THE MDC-T might not have literally painted Bulawayo red during its 13th anniversary celebrations last Saturday as national organising secretary Nelson Chamisa had promised, but White City Stadium was a sea of red as the party supporters thronged the venue to capacity – signalling the party still has a strong presence on the ground ahead of crucial elections next year.
Report by Herbert Moyo
Prime Minister Morgan Tsvangirai’s party held its celebrations against a backdrop of public opinion poll surveys which seemed to indicate its declining popularity compared to main rival Zanu PF which is regaining lost ground. Instead of being seen as an occasion to reminisce and ruminate over its short but dramatic victory, the anniversary was widely viewed as a test of MDC-T’s popularity and appeal to the electorate which will be assessing who to vote for in the next elections.
Although the recent Freedom House survey said MDC-T had lost its support from 38% to 19%, while Zanu PF gained from 17% to 31%, it also indicated that 47% of the voters were undecided. This is huge pond from which both parties, among other small players, would be trying to fish from to enhance their fortunes.
MDC-T pulled out all the stops to demonstrate it still had a firm grip on the electorate. The party claims 30 000 of its supporters squeezed into the 10 000-seater venue as marshals were forced to allow supporters onto the pitch and athletics track which had initially been reserved for party bosses and other invited dignitaries.
Representatives of civil society organisations were also in attendance along with the surprise appearance of outspoken former party legislator Munyaradzi Gwisai and Progressive Teachers’ Union of Zimbabwe secretary-general Raymond Majongwe, who joined the chanting of party slogans as well as songs denouncing Zanu PF, showing Tvangirai and his party could be closing ranks with long standing allies who of late seemed to be drifting away due to tensions between the MDC-T leaders and civil society organisations.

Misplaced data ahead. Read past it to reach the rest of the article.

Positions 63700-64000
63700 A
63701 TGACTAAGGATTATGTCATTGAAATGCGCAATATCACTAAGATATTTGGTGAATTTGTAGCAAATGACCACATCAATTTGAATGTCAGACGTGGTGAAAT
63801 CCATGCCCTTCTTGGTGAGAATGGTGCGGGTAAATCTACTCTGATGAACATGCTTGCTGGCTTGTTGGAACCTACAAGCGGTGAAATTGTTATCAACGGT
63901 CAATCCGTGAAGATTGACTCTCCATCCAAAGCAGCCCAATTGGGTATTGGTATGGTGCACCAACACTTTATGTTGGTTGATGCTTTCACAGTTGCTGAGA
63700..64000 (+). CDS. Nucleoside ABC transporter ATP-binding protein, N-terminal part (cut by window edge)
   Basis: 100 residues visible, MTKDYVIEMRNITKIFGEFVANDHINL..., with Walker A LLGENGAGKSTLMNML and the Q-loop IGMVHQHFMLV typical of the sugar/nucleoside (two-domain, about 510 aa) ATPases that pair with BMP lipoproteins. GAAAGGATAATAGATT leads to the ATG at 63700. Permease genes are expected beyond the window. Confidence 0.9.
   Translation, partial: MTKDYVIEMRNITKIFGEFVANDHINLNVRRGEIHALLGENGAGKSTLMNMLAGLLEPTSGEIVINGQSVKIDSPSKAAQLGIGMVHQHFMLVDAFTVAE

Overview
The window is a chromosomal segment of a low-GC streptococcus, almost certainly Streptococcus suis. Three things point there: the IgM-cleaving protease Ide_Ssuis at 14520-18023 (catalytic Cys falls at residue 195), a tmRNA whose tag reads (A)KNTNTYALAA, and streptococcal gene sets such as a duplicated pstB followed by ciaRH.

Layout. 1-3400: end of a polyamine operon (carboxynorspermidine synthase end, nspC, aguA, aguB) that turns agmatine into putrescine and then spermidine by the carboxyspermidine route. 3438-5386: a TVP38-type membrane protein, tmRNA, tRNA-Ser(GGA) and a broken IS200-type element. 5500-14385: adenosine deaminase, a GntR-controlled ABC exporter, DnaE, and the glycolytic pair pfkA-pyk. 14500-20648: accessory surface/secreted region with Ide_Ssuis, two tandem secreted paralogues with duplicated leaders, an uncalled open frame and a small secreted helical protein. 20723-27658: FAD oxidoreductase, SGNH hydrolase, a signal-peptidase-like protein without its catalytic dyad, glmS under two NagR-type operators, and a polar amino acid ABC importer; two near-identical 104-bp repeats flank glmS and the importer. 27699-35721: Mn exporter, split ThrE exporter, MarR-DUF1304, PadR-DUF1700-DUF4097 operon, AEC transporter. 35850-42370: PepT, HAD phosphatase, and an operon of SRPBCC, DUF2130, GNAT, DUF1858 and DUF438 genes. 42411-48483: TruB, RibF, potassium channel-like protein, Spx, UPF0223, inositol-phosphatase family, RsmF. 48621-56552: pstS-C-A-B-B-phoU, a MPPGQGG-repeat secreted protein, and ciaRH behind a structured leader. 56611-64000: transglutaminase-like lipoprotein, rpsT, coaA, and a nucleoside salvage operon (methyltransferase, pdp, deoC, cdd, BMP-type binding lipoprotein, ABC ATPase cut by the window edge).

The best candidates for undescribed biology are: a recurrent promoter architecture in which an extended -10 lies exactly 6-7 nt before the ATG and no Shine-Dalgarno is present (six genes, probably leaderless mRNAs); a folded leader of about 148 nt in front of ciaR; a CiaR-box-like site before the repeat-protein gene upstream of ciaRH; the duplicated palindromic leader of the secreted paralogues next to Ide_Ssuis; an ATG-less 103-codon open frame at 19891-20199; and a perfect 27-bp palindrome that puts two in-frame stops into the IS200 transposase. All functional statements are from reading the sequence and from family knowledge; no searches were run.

But the question remains: Does the return of MDC-T’s “prodigal sons” indicate a closing of ranks between the party and its critical allies, or was it nothing more than a mere show of solidarity?
While MDC-T might still be a major force to reckon with and reaching out to its important allies ahead of elections, reality usually lies beneath appearances.
For all the extravagant pomp and fanfare in Bulawayo, the fact is the party is dogged by serious factionalism, in-fighting and divisions — ironically mostly in Bulawayo where the celebrations took place — which have damaged its reputation and weakened it significantly.
Besides, widespread allegations of corruption in MDC-T-run municipalities around the country have also besmirched the party image. Even though the MDC-T has acted by firing those implicated, this has not removed the impression the party is also as corrupt as Zanu PF.
There is also the issue of self-aggrandisement by MDC-T leaders who have joined the Zanu PF gravy train and in a short space of time have moved from humble beginnings to living large in big houses, with posh cars and businesses while their supporters remain trapped in poverty.
White City stadium was dominated by sleek luxury vehicles belonging to party leaders and the contrast and contradictions between the material conditions of the senior party officials and supporters could not have been more clearer and dramatic, especially after Tsvangirai recently moved into a US$3 million state residence which will eventually become his and held an extravagant wedding characterised by a storm of controversy triggered by a series of sex scandals.
Tsvangirai seemed acutely aware of that uncomfortable reality of a widening gap in the lives and wellbeing of MDC-T officials and their ordinary supporters.